Court Expands Extraterritorial Scope of U.S. Antitrust
On June 27, 2012, a federal appeals court issued an opinion that reversed prior precedent,
extended the reach of federal antitrust law to foreign commerce in
certain cases, and revived a class action brought by U.S.
purchasers alleging that potash producers had operated a cartel
outside the United States that had influenced the price of potash
in the United States. Potash is a mineral used primarily in
fertilizer. The world market for potash is highly concentrated and
U.S. customers account for a high percentage of sales. In part of
its opinion the court interpreted an import-related exception to
the Foreign Trade Antitrust Improvements Act (FTAIA) - foreign
trade or commerce that has "direct, substantial, and
reasonably foreseeable" effects on U.S. domestic or import
commerce - holding that "for FTAIA purposes, the term
'direct' means only a 'reasonably proximate causal
nexus.'" In so holding, the court explicitly endorsed the
U.S. Department of Justice's more expansive view of the foreign
reach of federal antitrust law, which could give the Antitrust
Division increased leverage in negotiating fines and doing volume
of commerce calculations.
FTC Requirement of Full Divestiture in Acquisition of
On July 11, 2012, a federal appeals court upheld a decision by the Federal Trade
Commission (FTC) that Polypore's acquisition of its main rival,
Microporous Products, "was reasonably likely to substantially
lessen competition" in three relevant markets and that only
complete divestiture would restore competition in those markets.
Both companies produce battery separators. Polypore had argued that
the FTC erred by finding one market for the companies'
deep-cycle battery separators and including Microporous's
Austrian plant in the divestiture order. The court accepted the
FTC's market definition, recognized its "broad discretion
in the formulating of a remedy for unlawful practices," and
concluded that the FTC "did not err."
Supreme Court Ruling Confirms Jury's Role in
On June 21, 2012, the U.S. Supreme Court ruled that the Constitution's Sixth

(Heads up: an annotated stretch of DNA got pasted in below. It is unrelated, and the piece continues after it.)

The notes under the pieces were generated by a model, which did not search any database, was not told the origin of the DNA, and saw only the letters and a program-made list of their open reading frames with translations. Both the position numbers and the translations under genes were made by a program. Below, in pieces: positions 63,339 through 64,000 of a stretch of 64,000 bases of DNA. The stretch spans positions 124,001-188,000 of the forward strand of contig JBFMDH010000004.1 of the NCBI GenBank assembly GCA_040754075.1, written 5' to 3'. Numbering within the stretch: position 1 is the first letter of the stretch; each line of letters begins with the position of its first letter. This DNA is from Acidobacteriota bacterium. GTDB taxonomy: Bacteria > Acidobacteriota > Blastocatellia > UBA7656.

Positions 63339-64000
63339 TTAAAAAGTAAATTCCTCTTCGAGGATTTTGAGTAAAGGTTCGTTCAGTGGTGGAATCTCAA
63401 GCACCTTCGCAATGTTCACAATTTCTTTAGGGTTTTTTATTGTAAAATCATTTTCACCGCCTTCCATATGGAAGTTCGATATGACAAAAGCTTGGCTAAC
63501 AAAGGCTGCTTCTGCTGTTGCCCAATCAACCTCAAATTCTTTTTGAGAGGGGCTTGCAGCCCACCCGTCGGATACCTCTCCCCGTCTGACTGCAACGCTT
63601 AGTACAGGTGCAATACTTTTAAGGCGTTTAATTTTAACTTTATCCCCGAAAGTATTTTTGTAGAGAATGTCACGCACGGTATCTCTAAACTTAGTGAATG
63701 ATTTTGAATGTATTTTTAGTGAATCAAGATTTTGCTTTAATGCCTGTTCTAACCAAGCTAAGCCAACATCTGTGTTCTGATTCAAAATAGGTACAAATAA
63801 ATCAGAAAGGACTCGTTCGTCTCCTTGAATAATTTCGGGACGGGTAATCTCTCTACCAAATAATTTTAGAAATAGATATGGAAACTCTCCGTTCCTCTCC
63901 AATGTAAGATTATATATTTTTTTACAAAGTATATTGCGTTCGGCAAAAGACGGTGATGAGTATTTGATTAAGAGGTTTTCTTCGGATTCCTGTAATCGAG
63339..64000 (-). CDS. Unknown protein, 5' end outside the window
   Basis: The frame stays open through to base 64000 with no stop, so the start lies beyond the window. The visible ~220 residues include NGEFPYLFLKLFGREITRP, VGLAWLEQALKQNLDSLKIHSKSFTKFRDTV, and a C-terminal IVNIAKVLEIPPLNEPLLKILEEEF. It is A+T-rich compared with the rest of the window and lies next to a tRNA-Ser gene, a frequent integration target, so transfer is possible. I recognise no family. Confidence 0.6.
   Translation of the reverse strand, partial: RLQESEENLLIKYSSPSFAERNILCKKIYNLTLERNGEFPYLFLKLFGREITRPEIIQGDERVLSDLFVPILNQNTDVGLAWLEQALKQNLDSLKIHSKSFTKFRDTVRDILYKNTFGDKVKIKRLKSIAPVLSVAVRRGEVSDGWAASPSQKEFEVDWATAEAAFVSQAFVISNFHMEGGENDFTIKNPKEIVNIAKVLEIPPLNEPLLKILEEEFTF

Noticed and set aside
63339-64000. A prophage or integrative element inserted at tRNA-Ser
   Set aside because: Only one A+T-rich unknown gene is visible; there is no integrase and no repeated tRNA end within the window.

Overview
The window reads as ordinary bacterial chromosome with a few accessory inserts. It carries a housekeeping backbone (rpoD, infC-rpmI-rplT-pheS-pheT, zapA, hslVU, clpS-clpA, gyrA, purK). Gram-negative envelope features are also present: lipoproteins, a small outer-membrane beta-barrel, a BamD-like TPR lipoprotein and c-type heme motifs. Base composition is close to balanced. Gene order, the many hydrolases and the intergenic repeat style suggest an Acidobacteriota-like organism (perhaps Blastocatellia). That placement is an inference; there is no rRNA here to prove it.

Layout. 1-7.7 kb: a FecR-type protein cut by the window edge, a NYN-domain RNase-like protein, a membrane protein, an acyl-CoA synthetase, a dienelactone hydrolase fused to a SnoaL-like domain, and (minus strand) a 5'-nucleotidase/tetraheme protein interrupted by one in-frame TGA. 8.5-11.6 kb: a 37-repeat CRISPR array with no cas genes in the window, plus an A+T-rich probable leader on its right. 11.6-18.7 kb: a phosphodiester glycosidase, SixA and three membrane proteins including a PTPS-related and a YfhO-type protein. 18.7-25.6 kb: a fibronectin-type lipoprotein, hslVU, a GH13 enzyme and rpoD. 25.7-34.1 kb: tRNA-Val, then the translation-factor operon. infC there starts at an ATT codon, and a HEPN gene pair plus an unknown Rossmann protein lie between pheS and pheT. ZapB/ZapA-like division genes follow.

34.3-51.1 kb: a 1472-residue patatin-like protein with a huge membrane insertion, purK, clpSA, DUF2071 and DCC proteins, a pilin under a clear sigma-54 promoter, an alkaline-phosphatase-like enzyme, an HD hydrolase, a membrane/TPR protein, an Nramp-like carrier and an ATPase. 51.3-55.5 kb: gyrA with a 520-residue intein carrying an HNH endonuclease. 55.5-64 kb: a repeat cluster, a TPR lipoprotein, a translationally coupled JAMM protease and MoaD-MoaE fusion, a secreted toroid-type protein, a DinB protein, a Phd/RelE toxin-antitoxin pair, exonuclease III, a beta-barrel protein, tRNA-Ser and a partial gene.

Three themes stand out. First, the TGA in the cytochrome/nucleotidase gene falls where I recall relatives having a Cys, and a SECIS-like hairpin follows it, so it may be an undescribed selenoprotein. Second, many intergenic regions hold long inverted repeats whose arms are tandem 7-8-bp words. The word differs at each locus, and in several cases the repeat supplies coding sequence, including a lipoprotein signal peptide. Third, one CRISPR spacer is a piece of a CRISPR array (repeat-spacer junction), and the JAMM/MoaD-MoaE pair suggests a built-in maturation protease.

Amendment right to a jury trial requires that the jury - rather
than the judge - find any facts necessary to increase the fine
imposed in a criminal case. The court used similar reasoning in a
2000 ruling that a jury must find any facts that increase the
length of a prison sentence. Both rulings apply to criminal
An interesting and growing debate in the antitrust arena is whether most favored nation ("MFN") pricing provisions are pro-competitive or anticompetitive. For many years, MFN provisions have been considered a fairly noncontroversial contract term included by purchasers in an attempt to assure that other buyers do not receive a more favorable price.
A well-attended program on antitrust treatment of "bundled pricing" and "loyalty discounts" at the American Bar Association Antitrust Section Spring Meeting highlighted the confusion generated by the antitrust law implications.
In remarks made this week at the International Competition Network annual conference, Federal Trade Commission (FTC) Chairwoman Edith Ramirez stated that health care will continue to be a top priority for the FTC.
An EU General Court (GC) judgment has considered the difficult issue of independent parallel behaviour by competitors under EU competition law, and in particular when this strays into a "concerted practice".
The U.S. Department of Justice ("DOJ") has reached a settlement with Anheuser-Busch InBev ("ABI") and Grupo Modelo S.A.B. de C.V. ("Modelo"), requiring ABI to divest Modelo’s entire U.S. business to Constellation Brands Inc. ("Constellation").
Microsoft v. Motorola is precedential only in the Western District of Washington, but at 207 thorough and well-reasoned pages, it provides a valuable roadmap and will likely be quite influential in future RAND cases in other U.S. and foreign jurisdictions.